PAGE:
US7136213B2 (en) 2004-09-27 2006-11-14 Idc, Llc Interferometric modulators having charge persistence
US7701631B2 (en) 2004-09-27 2010-04-20 Qualcomm Mems Technologies, Inc. Device having patterned spacers for backplates and method of making the same
US7355780B2 (en) 2004-09-27 2008-04-08 Idc, Llc System and method of illuminating interferometric modulators using backlighting
US7420725B2 (en) 2004-09-27 2008-09-02 Idc, Llc Device having a conductive light absorbing mask and method for fabricating same
US7679627B2 (en) 2004-09-27 2010-03-16 Qualcomm Mems Technologies, Inc. Controller and driver features for bi-stable display
US7424198B2 (en) 2004-09-27 2008-09-09 Idc, Llc Method and device for packaging a substrate
US7675669B2 (en) 2004-09-27 2010-03-09 Qualcomm Mems Technologies, Inc. Method and system for driving interferometric modulators
US7936497B2 (en) 2004-09-27 2011-05-03 Qualcomm Mems Technologies, Inc. MEMS device having deformable membrane characterized by mechanical persistence
US7532195B2 (en) 2004-09-27 2009-05-12 Idc, Llc Method and system for reducing power consumption in a display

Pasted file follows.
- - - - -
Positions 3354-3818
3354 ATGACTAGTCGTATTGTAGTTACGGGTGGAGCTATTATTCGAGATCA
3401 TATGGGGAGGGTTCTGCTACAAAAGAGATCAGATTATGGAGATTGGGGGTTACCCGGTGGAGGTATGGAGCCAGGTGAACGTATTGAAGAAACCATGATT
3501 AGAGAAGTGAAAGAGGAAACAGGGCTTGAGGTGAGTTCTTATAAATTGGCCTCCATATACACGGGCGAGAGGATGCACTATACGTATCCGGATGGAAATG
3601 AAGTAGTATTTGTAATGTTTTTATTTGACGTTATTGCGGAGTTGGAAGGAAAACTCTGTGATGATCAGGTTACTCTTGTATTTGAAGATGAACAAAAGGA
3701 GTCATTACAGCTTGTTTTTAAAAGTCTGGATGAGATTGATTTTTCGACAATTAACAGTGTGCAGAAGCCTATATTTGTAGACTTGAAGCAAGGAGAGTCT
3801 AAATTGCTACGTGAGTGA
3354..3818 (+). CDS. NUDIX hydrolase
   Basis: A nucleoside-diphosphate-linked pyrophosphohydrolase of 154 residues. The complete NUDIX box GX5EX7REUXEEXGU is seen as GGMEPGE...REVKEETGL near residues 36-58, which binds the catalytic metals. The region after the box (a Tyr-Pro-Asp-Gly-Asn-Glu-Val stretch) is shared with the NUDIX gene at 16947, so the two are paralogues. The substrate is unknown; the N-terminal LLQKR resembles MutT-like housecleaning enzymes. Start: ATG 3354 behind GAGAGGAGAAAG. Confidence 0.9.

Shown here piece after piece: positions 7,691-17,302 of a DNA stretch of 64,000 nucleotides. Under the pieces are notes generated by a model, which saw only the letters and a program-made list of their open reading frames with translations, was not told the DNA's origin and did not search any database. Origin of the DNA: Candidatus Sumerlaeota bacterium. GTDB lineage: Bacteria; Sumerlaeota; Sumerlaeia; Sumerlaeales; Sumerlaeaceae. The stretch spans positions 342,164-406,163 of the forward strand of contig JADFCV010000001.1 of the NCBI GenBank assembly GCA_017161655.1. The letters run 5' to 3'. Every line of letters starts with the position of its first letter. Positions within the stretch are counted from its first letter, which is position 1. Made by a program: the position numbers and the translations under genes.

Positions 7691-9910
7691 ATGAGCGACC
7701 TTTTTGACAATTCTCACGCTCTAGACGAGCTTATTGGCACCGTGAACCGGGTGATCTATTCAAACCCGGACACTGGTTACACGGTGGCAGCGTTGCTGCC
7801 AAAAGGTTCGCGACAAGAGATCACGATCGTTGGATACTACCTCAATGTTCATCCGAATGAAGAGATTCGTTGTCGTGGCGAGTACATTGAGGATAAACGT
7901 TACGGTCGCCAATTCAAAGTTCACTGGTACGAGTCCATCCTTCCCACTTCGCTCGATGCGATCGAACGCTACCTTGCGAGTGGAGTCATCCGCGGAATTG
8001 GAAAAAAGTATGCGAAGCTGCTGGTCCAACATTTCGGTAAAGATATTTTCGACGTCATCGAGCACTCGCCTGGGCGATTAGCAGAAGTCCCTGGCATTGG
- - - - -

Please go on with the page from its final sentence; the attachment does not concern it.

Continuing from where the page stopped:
US8878825B2 (en) 2004-09-27 2014-11-04 Qualcomm Mems Technologies, Inc. System and method for providing a variable refresh rate of an interferometric modulator display
US20060076634A1 (en) 2004-09-27 2006-04-13 Lauren Palmateer Method and system for packaging MEMS devices with incorporated getter
US7372613B2 (en) 2004-09-27 2008-05-13 Idc, Llc Method and device for multistate interferometric light modulation
KR20080027236A (en) 2005-05-05 2008-03-26 콸콤 인코포레이티드 Dynamic driver ic and display panel configuration
US7948457B2 (en) 2005-05-05 2011-05-24 Qualcomm Mems Technologies, Inc. Systems and methods of actuating MEMS display elements
US7920136B2 (en) 2005-05-05 2011-04-05 Qualcomm Mems Technologies, Inc. System and method of driving a MEMS display device
JP4753625B2 (en) 2005-05-31 2011-08-24 大日本スクリーン製造株式会社 Pattern writing apparatus and block number determination method